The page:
July 18 : River Thames : Remenham and Hambleden Lock

Hello, Mrs Hg137 here.

Temple Island

Temple Island


In 2015 we walked, and cached, the Thames Path from source to sea, but had rarely visited since. After a few days short of five years we returned to Remenham, to walk the big loop of river north of Henley, then returning across the fields. The seventeen cache ‘Round The Bend’ cache series covers this area, and there are also a few other caches along the way.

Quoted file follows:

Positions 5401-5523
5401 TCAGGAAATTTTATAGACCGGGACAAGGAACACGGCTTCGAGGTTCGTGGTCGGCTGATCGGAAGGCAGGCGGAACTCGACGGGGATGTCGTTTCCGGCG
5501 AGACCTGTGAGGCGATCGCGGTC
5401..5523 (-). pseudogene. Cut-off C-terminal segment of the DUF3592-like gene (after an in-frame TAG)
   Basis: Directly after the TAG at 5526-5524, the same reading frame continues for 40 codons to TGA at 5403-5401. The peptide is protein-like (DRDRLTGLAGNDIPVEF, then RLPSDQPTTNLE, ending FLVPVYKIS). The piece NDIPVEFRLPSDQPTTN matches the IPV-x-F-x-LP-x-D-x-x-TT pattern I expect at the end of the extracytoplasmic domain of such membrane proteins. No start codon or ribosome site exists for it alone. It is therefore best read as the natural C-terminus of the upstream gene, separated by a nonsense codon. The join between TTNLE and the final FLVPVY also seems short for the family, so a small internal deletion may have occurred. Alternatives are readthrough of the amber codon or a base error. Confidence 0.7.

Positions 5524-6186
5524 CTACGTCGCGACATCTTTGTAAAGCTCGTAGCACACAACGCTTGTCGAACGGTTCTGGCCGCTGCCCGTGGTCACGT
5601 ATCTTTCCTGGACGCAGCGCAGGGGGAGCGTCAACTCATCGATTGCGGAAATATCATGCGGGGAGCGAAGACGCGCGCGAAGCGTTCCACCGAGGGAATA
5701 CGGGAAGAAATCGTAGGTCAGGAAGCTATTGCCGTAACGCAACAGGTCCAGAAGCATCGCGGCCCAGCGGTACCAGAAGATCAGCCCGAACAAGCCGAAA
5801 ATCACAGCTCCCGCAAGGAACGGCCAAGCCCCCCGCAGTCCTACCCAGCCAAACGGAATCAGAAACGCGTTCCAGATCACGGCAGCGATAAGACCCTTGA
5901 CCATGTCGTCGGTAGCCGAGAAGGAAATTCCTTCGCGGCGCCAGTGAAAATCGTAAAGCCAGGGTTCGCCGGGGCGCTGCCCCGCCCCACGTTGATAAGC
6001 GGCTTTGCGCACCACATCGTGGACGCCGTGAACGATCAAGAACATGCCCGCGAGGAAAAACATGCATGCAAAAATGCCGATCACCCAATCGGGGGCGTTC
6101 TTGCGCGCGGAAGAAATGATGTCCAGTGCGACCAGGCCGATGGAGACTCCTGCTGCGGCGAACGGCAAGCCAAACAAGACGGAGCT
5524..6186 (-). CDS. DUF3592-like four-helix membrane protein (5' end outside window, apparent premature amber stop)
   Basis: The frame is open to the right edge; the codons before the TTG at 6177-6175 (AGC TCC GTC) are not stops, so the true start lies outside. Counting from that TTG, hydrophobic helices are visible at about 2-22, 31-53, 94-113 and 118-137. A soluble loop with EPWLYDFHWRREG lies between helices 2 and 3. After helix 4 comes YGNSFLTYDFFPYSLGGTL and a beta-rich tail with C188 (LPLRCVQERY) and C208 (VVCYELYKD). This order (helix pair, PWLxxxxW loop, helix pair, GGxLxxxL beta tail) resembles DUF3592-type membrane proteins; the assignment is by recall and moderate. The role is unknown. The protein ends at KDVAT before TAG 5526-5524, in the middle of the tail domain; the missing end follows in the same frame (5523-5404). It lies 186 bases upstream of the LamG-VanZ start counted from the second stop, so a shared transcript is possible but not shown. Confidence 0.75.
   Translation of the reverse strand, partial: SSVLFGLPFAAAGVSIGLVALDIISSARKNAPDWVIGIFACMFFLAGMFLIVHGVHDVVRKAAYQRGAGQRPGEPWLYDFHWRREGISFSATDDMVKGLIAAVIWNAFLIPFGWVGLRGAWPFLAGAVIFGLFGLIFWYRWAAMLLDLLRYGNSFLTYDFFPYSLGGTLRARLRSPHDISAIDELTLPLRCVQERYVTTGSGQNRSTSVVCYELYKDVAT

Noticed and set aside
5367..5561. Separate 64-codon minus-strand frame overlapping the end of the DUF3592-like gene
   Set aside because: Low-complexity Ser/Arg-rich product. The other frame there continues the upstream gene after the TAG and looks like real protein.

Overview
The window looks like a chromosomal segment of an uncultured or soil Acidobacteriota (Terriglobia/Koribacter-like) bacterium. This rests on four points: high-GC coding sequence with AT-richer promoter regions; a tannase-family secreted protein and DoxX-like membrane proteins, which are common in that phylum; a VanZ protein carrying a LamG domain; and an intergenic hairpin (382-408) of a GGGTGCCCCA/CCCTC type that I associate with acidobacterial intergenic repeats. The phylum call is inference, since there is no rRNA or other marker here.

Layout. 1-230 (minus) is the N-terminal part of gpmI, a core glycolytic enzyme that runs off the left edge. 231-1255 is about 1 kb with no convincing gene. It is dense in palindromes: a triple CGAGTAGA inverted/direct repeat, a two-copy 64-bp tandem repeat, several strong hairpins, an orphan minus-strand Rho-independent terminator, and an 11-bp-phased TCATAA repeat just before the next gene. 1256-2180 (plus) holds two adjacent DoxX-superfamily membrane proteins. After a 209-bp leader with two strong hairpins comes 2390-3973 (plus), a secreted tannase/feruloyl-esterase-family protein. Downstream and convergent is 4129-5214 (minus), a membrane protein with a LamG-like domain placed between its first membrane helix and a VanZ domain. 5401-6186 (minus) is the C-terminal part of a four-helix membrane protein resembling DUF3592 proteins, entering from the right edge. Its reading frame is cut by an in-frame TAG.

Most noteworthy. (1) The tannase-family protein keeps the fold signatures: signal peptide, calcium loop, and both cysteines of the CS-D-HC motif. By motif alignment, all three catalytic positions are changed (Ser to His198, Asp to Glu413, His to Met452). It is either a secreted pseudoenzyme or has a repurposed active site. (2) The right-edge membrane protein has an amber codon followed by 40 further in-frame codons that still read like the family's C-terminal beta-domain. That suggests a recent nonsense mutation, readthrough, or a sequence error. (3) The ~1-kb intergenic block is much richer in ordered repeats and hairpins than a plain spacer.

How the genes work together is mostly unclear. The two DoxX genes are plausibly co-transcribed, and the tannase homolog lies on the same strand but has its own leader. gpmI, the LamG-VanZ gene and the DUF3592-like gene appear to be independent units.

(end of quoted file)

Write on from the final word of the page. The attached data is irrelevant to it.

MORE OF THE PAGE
There’s a small car park opposite Remenham church, within a car’s length of our first cache, one from the ‘Victoria’s Post Box’ series. An inspection of the plate on the postbox gave us some numbers. Next, a Church Micro cache based on Remenham church; we went into the neat, tidy churchyard to collect another set of numbers from noticeboards and gravestones. We turned both those sets of numbers into coordinates. And we had yet a third set of coordinates, from the puzzle cache ‘Frog Logic’ which we had solved a few days earlier (gosh, we looked at a load of frogs to solve that). So that gave us three locations, all in different directions … we worked out a ‘best’ route and went off to find all three. (Editor’s note: one of those three cache containers did make us smile, but we can’t give away which one!)